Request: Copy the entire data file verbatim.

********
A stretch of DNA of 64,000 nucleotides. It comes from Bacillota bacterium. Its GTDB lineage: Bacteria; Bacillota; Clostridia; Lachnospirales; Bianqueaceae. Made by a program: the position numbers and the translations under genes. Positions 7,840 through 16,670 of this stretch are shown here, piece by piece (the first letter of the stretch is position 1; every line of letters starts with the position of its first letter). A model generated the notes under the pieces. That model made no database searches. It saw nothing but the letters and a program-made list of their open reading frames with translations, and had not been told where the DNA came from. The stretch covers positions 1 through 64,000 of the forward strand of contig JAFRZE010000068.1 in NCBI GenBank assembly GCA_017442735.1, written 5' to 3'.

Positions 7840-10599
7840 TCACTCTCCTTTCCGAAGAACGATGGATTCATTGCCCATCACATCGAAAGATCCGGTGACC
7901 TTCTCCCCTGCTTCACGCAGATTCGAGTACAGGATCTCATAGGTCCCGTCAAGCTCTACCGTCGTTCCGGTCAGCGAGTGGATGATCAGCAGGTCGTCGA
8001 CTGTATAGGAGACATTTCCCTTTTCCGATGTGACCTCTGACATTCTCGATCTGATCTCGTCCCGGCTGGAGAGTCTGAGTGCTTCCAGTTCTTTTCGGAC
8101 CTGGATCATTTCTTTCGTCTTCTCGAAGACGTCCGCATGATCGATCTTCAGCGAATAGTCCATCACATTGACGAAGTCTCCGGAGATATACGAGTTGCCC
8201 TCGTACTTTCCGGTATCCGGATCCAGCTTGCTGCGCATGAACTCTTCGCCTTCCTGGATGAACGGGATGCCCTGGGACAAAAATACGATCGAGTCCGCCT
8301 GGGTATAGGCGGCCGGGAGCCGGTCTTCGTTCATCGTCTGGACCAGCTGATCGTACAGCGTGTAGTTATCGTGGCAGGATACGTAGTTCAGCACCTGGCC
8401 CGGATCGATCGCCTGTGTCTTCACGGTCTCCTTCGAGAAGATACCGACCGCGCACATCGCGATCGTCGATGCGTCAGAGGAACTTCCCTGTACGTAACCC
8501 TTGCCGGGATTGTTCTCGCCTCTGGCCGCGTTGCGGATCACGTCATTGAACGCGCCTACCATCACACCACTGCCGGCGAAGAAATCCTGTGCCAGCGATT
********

A stretch of DNA of 64,000 nucleotides. It comes from Bacillota bacterium. Its GTDB lineage: Bacteria; Bacillota; Clostridia; Lachnospirales; Bianqueaceae. Made by a program: the position numbers and the translations under genes. Positions 7,840 through 16,670 of this stretch are shown here, piece by piece (the first letter of the stretch is position 1; every line of letters starts with the position of its first letter). A model generated the notes under the pieces. That model made no database searches. It saw nothing but the letters and a program-made list of their open reading frames with translations, and had not been told where the DNA came from. The stretch covers positions 1 through 64,000 of the forward strand of contig JAFRZE010000068.1 in NCBI GenBank assembly GCA_017442735.1, written 5' to 3'.

Positions 7840-10599
7840 TCACTCTCCTTTCCGAAGAACGATGGATTCATTGCCCATCACATCGAAAGATCCGGTGACC
7901 TTCTCCCCTGCTTCACGCAGATTCGAGTACAGGATCTCATAGGTCCCGTCAAGCTCTACCGTCGTTCCGGTCAGCGAGTGGATGATCAGCAGGTCGTCGA
8001 CTGTATAGGAGACATTTCCCTTTTCCGATGTGACCTCTGACATTCTCGATCTGATCTCGTCCCGGCTGGAGAGTCTGAGTGCTTCCAGTTCTTTTCGGAC
8101 CTGGATCATTTCTTTCGTCTTCTCGAAGACGTCCGCATGATCGATCTTCAGCGAATAGTCCATCACATTGACGAAGTCTCCGGAGATATACGAGTTGCCC
8201 TCGTACTTTCCGGTATCCGGATCCAGCTTGCTGCGCATGAACTCTTCGCCTTCCTGGATGAACGGGATGCCCTGGGACAAAAATACGATCGAGTCCGCCT
8301 GGGTATAGGCGGCCGGGAGCCGGTCTTCGTTCATCGTCTGGACCAGCTGATCGTACAGCGTGTAGTTATCGTGGCAGGATACGTAGTTCAGCACCTGGCC
8401 CGGATCGATCGCCTGTGTCTTCACGGTCTCCTTCGAGAAGATACCGACCGCGCACATCGCGATCGTCGATGCGTCAGAGGAACTTCCCTGTACGTAACCC
8501 TTGCCGGGATTGTTCTCGCCTCTGGCCGCGTTGCGGATCACGTCATTGAACGCGCCTACCATCACACCACTGCCGGCGAAGAAATCCTGTGCCAGCGATT